Romans was written to address a specific situation in the Roman church

Condensed and Basic Historical Background Information:

– The followers of Jesus naturally tended to begin spreading the good news among their fellow Jews in the synagogues (Acts 13:42-44; 14:1-6).
– Christianity arose out of a very loosely structured Judaism. It’s more than likely that the existence of newly converted Christians alongside the traditional members of the synagogue led to tensions and disputes.
– As is generally accepted, the reference by the Roman writer Suetonius to disturbances within the Jewish community in Rome because of ‘Chrestus’ (Latin), was likely a misconstrual of ‘Christos’ (Greek for ‘Christ’; the vowel sounds similar). For this to have been serious enough to warrant the attention of the authorities, we might need to envisage a sizeable number of Christians. Moreover, to outsiders this disturbance looked like a very Jewish affair.
– Consequently, Claudius expelled the Jews from Rome around AD49, which must have led to a very different Christian community (all the Christian-Jews were gone). Those left were presumably the former ‘God-fearers.’ These were Gentiles who were attracted to Judaism and attached themselves to synagogue congregations with varying degrees of adherence. It’s quite possible that a form of Judaism with less emphasis on the particularly ‘ethnic’ aspects would likely have been attractive to these God-fearers (circumcision was seen as disfigurement to the Greek).
– Thus, given the social pressures within pagan Rome (anti-semitic), the Gentile-Christian community that was left would likely have distanced itself from the Jewish law and used the period of Jewish expulsion to articulate their identity in non-Jewish terms.
– Presumably, anyone else converted to Christianity during the expulsion was also Gentile.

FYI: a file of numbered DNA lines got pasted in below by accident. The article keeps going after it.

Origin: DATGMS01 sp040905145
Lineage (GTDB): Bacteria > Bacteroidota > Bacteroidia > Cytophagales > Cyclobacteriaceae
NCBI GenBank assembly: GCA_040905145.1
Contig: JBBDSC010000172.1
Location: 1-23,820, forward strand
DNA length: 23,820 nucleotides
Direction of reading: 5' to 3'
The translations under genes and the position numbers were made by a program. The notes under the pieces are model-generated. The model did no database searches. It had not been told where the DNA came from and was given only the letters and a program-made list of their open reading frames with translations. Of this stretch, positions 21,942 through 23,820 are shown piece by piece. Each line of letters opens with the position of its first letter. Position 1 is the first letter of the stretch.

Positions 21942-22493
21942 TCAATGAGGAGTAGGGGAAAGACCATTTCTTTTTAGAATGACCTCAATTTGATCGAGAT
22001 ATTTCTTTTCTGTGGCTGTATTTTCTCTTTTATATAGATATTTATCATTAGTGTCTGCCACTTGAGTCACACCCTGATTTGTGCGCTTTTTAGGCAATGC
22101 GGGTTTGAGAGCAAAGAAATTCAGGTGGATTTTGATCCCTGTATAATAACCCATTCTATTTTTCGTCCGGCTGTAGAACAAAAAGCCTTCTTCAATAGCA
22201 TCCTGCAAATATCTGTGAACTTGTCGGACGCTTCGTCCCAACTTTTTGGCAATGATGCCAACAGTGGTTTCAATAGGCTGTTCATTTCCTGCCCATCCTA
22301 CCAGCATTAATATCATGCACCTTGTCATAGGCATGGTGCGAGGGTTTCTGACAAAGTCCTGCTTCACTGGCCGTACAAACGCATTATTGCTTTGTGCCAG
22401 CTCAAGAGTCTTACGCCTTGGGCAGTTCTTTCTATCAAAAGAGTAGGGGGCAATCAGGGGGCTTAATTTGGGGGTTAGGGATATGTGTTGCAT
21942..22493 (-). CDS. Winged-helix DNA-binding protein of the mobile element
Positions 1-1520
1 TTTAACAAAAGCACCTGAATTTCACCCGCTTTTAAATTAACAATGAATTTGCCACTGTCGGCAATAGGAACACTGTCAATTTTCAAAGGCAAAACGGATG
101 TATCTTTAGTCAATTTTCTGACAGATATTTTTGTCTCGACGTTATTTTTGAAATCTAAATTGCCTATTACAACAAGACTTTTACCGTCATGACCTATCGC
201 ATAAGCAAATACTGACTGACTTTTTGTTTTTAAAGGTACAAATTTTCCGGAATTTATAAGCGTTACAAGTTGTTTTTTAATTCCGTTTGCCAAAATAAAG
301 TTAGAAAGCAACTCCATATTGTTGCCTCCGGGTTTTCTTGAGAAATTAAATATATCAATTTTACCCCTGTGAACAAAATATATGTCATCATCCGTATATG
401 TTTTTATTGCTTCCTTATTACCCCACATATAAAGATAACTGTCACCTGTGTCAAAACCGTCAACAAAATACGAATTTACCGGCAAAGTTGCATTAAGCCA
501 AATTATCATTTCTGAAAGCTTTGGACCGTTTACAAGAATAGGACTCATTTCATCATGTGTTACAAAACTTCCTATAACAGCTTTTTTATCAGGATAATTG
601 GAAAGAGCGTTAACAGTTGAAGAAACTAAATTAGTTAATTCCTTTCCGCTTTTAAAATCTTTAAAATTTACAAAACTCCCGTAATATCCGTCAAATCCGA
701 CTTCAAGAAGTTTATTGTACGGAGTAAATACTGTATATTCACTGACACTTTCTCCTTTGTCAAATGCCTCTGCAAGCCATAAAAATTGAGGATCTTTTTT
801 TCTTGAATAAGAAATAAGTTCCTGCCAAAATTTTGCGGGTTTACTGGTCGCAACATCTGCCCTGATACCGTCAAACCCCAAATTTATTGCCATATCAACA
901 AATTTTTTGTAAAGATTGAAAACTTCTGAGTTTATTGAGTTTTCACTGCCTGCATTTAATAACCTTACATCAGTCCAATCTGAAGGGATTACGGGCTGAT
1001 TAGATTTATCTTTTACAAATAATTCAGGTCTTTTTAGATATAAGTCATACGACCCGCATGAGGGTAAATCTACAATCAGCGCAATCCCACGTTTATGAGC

– Even with the gradual moderation of the eviction edict which began permitting Jews to return to Rome (according to Wiefel’s understanding of Dio Cassius, Romana 60.6.6), synagogues were still prohibited for some time. As such, even Christians would have needed to develop new organisational forms. These resulted in the semi-legal house-churches. Importantly, this indicates that Christians could only assemble in Rome, if they as a group had broken ties with the synagogue. With the lapse of the full expulsion edict on Claudius’ death, the returning Christian-Jews who had been members of the synagogues found themselves faced with a Christian congregation that was totally new, both structurally and spiritually. Thus, it is into this situation that Paul wrote: a group which was predominantly Gentile with a minority of Christian-Jews; a minority that would have felt distinctly uncomfortable, for their ties with the Jewish community must have become virtually impossible to maintain in the light of their Gentile counterparts’ Law-free attitude.

If this historical reconstruction is plausible, the primary reason that Paul wrote Romans would be to provide counsel on the particular and difficult scenario created by Jewish- and Gentile-Christian relationships in Rome. The details of the letter seem to bear this out.

Paul appears to be addressing a congregation that he considers to be generally Gentile in complexion (1:5-6, 13-15; 11:13-22; 15:7-22). In addition, particularly in Chapters 12-15, there appears to be evidence of discord among the community very roughly reflecting a Jew-Gentile split. Given the historical situation we’ve sketched out, it wouldn’t be surprising if there had been friction over questions such as status, leadership and Torah observance. If Paul knew of this split, he may well have felt the need to explain the basis of membership within the people of God.